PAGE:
Annual wellness exams are also critical to your cat’s health and likely the most essential part of preventive care. During these exams, we get their vaccines up to date, make sure everything looks good, their bellies feel good, and their teeth and gums look healthy. And usually, starting around age three, we begin running some general lab or blood work to ensure that everything internally looks okay. Because as we know, as any pet ages, they can develop some things like kidney or liver disease, or maybe some things are going on with their thyroid, and we want to make sure that we're keeping them happy and healthy for as long as possible.

Another part of preventive care that people might not realize is such a critical facet of a good regimen is cat nutrition. Raising a healthy cat depends heavily on the type and amount of food they consume on a daily basis. Low-quality cat food and treats high in fat or carbohydrates can negatively affect many aspects of your cats health. Feline obesity is the most common health problem we see in our otherwise healthy cat patients. Developing a nutritional plan from the kitten stage that includes a diet selection, a feeding plan, and an exercise plan is the best way to avoid feline obesity. Cats will have different nutritional requirements during each stage of their lives which include:

  • Kittens
  • Adult Cats
  • Senior cats
  • In addition, there are health conditions that require special diets

Your veterinarian will consider lifestyle and your cat’s current condition when helping you to tailor your cat’s diet—including prescribed feeding frequency and serving size. In general, we recommend high-quality canned food as the primary source of nutrition. However, some kibble in the diet may be fine. Most cats will overeat if you allow them to free feed, which is why you need to be in charge of feeding them the proper amount and then picking it up when they are finished.

Last but certainly not least is cat dental care, which is often the most neglected part of preventive care in felines. Again, cats do not tell you when they have oral pain or discomfort. And by four years of age, most cats have developed some dental or gingival disease that will require veterinary intervention. We also need anesthesia and dental x-rays to do a thorough exam on your cat, as most dental disease in cats lies underneath the gum line. X-rays can show us the root of the cat’s tooth, which is often where the issues are that cause the cat pain.

Some of the causes of dental disease and discomfort in cats include:

  • Periodontal Disease
  • Gum Disease
  • Tooth Loss
  • Mouth Sores and Ulcers
  • Gingivitis
  • Malocclusion

While an ultra-thorough cleaning of your cat’s teeth is something you should trust with your veterinarian, you can also regularly brush them at home too. Many cats will tolerate daily teeth brushing if you are gentle, and your veterinarian would be happy to share some tips on how to do so. You can also help facilitate excellent cat health by following the steps for excellent cat dental care and providing toys and treats formulated to help strengthen and/or clean your cat's teeth and gums.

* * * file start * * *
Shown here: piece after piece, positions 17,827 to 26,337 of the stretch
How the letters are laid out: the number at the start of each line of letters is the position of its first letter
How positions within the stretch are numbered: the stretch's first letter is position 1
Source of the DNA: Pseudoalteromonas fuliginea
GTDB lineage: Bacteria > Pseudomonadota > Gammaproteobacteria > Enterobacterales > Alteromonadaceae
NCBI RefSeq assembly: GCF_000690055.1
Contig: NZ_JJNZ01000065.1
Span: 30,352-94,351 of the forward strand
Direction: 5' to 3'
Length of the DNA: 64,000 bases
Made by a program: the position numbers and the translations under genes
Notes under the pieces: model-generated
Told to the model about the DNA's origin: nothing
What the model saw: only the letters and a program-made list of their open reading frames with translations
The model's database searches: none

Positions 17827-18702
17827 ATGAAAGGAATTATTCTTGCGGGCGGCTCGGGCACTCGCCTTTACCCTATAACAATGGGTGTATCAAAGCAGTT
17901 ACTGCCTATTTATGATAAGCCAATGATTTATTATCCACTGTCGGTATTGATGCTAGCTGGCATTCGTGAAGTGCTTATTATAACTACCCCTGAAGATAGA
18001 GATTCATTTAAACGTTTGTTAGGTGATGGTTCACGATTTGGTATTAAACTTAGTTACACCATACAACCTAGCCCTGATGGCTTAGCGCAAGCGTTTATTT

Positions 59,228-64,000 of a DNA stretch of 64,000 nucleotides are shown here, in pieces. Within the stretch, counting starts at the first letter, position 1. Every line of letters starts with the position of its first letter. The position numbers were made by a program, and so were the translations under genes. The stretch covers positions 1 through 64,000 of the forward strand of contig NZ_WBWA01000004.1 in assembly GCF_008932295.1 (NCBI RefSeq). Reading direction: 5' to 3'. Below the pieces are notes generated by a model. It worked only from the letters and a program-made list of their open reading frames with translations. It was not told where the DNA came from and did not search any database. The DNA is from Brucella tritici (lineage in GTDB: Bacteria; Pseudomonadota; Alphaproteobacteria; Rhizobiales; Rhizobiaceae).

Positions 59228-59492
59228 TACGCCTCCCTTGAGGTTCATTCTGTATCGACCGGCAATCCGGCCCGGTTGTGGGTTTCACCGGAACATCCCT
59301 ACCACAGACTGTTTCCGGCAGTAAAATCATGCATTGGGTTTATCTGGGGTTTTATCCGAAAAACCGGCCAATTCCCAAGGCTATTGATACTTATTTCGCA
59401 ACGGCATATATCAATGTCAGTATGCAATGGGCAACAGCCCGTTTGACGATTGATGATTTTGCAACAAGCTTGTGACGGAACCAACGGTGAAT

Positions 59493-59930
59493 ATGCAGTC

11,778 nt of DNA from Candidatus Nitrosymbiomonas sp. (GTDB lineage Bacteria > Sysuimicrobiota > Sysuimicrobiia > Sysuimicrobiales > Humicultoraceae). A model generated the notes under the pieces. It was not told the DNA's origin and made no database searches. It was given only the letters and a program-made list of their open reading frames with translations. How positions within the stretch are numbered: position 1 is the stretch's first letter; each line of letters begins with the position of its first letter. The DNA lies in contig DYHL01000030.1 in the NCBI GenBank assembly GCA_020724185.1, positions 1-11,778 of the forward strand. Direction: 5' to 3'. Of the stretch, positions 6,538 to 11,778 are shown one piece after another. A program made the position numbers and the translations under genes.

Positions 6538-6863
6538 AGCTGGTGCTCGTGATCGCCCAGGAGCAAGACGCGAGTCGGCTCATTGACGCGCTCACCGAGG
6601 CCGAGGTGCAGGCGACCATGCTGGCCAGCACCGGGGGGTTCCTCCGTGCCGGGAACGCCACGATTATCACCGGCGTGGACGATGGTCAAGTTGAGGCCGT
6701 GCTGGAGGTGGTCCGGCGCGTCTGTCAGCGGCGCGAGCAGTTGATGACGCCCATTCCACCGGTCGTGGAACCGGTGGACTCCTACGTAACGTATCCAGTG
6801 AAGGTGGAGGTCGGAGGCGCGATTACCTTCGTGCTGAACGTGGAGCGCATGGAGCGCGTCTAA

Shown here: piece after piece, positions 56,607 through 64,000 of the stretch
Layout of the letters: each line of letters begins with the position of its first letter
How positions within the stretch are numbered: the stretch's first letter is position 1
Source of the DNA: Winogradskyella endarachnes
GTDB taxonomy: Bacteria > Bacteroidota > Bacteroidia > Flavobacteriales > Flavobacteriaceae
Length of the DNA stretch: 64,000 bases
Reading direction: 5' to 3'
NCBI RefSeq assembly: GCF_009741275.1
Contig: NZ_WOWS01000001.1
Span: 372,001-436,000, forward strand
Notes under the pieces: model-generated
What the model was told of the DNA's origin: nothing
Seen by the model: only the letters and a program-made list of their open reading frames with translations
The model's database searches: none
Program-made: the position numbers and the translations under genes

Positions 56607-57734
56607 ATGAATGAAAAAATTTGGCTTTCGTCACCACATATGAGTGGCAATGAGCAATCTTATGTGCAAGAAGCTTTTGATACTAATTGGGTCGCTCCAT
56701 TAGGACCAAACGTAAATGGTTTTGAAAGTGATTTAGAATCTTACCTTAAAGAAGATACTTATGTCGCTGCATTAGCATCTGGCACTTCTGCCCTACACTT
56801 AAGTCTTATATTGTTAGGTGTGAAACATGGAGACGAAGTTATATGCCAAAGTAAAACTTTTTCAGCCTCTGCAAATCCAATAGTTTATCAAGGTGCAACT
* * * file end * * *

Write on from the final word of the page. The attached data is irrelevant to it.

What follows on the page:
What other possible conditions can be avoided with cat preventative care?

Cats can develop things like feline leukemia if they’re not vaccinated before being exposed. Sometimes cats with feline leukemia get sick, and they don't always make it. If your cat goes outside, we need to keep them up on their intestinal parasite deworming because if they do get these worms, they're giving up some of those valuable nutrients, and it can cause severe GI symptoms and weight loss.

Why is it important to avoid self-diagnosing my cat?

Cats are unique little creatures, and, as veterinarians, we kind of learn this art of reading cats and interpreting what they're telling us. Cats aren't just little dogs—there's a whole slew of things that are significant and special to cats. Many things can be misdiagnosed or may be misleading, especially if you’re comparing symptoms to other pets, such as dogs. If you suspect something may be wrong with your cat, go with your gut and call your veterinarian. Turning to Dr. Google can delay treatment that can prevent your cat from unnecessary suffering.

What are the risks of failing to provide preventative care for my cat?

The main risk in a lack of preventive care for your cat is the possibility of disease contraction—picking up parasites, both internal and external. And then, we can run the risk of a cat developing something like diabetes later in life, and if it goes undiagnosed, that can be detrimental to any pet. If your veterinarian had caught the diabetes early on in the cat’s life through an annual wellness exam during which we do bloodwork, you could have even improved your cat’s prognosis by simple changes in their diet.

The AVMA and AAHA have also released joint guidelines on feline preventive care you can refer to for further information. If you live in or near Norman, OK, we’d love to see your cat to get them on a thorough preventive care plan that you can give you peace of mind, so please don’t hesitate to call us at (405) 329-6555 or email us at [email protected].